Shiite Iran marks Ramadan’s end on 2 different days in rare event

Muslim worshippers offer Eid al-Fitr prayers outside a shrine in Tehran on Sunday. (AP pic)

TEHRAN: Shiite Iranians in a rare event mark the end of the holy month of Ramadan this year on separate days – Sunday or Monday – depending on different religious authorities’ edicts.

Supreme leader Ayatollah Ali Khamenei announced Saturday evening on his official website that the Eid al-Fitr festival would fall on Sunday this year.

But the country’s other senior Shiite clerics, or “marjas” – whose guidance believers follow and who are seen as a “source of emulation”, such as Javadi Amoli, Makarem Shirazi and Safi Golpayegani, among others – have issued separate statements saying the holiday would be celebrated on Monday.

There is no “political motive” behind this discrepancy over the date, contrary to what “some people might think”, Alireza Movahednejad, a member of the committee linked to the office of the supreme leader that is responsible for announcing the end of Ramadan, said on state TV.

The timing of Eid is determined by the position of the moon, in accordance with the Muslim lunar calendar.

In practice, due to the political system of the Islamic republic, almost all open religious sites – affiliated with the state – will mark Eid on Sunday.

A minority branch of Islam, Shiism has been the state religion in Iran since the early 16th century.

The Sunni minority in the country celebrates Eid on Sunday, in line with most of the Muslim world.

In the capital Tehran, where many mosques remain closed as part of measures to combat the spread of the novel coronavirus, worshippers took part in morning prayers while trying to respect social distancing rules, said AFP journalists.

Thousands pardoned

Collective prayers are still banned in principle in the city due to the pandemic, but special dispensation has been granted for Eid al-Fitr, one of the most important holidays on the Muslim calendar.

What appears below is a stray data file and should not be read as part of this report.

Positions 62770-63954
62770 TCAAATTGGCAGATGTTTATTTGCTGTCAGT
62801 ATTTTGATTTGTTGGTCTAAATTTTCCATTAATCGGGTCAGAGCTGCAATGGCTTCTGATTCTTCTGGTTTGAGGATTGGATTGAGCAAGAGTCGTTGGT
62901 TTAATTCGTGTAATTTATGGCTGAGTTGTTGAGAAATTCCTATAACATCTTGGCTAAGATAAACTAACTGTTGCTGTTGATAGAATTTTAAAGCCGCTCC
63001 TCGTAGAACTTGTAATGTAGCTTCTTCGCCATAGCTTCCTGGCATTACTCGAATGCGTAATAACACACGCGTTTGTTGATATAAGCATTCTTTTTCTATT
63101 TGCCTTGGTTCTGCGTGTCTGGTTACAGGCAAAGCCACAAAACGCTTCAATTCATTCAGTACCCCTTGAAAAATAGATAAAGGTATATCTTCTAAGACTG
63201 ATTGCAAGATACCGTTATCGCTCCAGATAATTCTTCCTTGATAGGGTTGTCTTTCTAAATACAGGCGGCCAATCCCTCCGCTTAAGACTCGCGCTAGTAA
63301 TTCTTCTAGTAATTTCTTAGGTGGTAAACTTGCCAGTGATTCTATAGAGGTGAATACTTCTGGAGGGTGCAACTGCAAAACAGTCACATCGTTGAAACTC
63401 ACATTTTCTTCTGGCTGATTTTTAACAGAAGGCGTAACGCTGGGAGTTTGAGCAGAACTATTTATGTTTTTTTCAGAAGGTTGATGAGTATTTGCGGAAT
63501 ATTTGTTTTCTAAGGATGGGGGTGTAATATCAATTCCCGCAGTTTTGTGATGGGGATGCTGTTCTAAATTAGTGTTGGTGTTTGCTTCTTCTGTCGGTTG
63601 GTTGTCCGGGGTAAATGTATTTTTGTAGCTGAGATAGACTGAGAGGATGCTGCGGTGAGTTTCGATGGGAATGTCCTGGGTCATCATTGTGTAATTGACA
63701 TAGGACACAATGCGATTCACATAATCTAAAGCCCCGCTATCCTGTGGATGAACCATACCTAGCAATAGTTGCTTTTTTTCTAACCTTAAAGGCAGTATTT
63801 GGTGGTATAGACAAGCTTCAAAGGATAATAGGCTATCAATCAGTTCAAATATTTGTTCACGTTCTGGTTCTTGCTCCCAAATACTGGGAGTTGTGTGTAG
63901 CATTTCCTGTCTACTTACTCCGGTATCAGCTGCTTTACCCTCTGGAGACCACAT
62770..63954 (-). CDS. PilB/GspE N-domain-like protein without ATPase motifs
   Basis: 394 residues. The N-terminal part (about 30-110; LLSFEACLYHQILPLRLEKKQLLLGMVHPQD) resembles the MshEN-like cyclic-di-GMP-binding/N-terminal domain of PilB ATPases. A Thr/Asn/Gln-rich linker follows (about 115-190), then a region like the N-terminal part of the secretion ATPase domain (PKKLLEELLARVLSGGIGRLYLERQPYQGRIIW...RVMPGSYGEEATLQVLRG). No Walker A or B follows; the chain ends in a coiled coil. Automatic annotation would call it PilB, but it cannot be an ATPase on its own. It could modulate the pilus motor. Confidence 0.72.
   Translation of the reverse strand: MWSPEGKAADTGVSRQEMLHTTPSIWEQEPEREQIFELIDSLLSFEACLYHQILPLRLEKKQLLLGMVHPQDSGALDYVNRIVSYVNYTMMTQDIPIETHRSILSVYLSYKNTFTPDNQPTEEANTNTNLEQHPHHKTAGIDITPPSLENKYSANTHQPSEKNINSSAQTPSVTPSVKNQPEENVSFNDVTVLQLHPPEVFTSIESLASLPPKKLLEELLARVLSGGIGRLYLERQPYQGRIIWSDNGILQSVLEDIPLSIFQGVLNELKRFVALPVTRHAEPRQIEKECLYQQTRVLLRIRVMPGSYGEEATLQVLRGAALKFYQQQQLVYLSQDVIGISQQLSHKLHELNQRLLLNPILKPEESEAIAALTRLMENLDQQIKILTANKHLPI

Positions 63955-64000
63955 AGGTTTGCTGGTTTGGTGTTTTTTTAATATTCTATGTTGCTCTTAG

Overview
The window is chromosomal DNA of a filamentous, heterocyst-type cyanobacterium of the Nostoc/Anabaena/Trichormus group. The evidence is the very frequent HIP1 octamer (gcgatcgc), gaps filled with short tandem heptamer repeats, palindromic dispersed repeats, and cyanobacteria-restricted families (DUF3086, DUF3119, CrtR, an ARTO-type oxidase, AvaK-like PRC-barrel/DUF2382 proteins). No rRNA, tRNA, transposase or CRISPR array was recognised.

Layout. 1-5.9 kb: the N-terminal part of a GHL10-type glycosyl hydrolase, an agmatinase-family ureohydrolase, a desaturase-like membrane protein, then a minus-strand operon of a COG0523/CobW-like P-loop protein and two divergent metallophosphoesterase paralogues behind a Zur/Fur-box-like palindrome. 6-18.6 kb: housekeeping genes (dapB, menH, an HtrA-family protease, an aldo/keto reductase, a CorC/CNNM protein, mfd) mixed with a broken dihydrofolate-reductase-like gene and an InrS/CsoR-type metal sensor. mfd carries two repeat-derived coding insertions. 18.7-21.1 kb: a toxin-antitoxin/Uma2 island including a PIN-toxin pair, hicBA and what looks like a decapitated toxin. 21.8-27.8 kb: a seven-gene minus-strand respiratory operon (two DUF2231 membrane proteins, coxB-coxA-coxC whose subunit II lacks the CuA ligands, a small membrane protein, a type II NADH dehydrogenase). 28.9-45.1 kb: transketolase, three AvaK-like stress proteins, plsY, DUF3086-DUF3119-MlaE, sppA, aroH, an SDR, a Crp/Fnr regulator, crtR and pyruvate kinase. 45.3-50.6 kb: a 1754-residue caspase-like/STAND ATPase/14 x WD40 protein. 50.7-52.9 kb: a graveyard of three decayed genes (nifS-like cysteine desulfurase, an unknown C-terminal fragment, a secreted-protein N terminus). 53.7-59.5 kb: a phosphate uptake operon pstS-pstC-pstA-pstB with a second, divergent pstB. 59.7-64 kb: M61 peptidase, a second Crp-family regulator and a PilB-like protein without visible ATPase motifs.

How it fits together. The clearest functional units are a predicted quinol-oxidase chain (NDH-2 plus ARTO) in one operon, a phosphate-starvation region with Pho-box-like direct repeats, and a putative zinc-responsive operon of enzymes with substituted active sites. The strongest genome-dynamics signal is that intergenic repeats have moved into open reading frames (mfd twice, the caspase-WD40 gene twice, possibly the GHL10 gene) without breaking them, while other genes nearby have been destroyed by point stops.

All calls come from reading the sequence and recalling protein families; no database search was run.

“We’re happy to have taken part in prayers here,” Massoumeh, a 55-year-old worshipper said in the foyer of the Samen mosque in the upscale Shahrak-e Gharb neighbourhood of West of Tehran.

She wore a mask covering her face, like the majority of those present.

The prayers were held in the open-air courtyard of the mosque, with disinfectant gel and masks made available to worshippers.

Eid al-Fitr is normally a time for visiting relatives, but many Iranians this year have chosen not to celebrate with elderly family members in order to protect them from the Covid-19 disease.

Iran has been battling the Middle East’s deadliest novel coronavirus outbreak since February.

According to health ministry spokesman Kianoush Jahanpour, 58 people passed away from the illness in the past 24 hours in the Islamic republic, taking the official toll to 7,417 deaths and 135,701 cases.

The Eid holiday was also marked by the traditional pardons granted to prisoners by the supreme leader.

According to the judiciary’s official news agency Mizan Online, 3,721 convicts, including a number of people “sentenced for crimes related to state security”, were granted pardons.

The agency did not provide further details, but several Iranian media outlets reported that labour activist Esmail Bakhshi and others who took part in protests at the Haft Tapeh sugar factory in the southwestern province of Khuzestan were on the list of those granted amnesty.

Bakhshi was one of the organisers of protests that lasted several weeks at the factory in late 2018, after which he and other activists were sentenced to jail terms ranging from five to seven years.

Bakhshi was released on bail in October 2019 pending his appeal. He claimed to have been tortured while in pretrial detention.

Without acknowledging any irregularities in the proceedings, judicial authorities said in September they had ordered that Bakhshi and his companions be given a “fair and equitable trial” on appeal.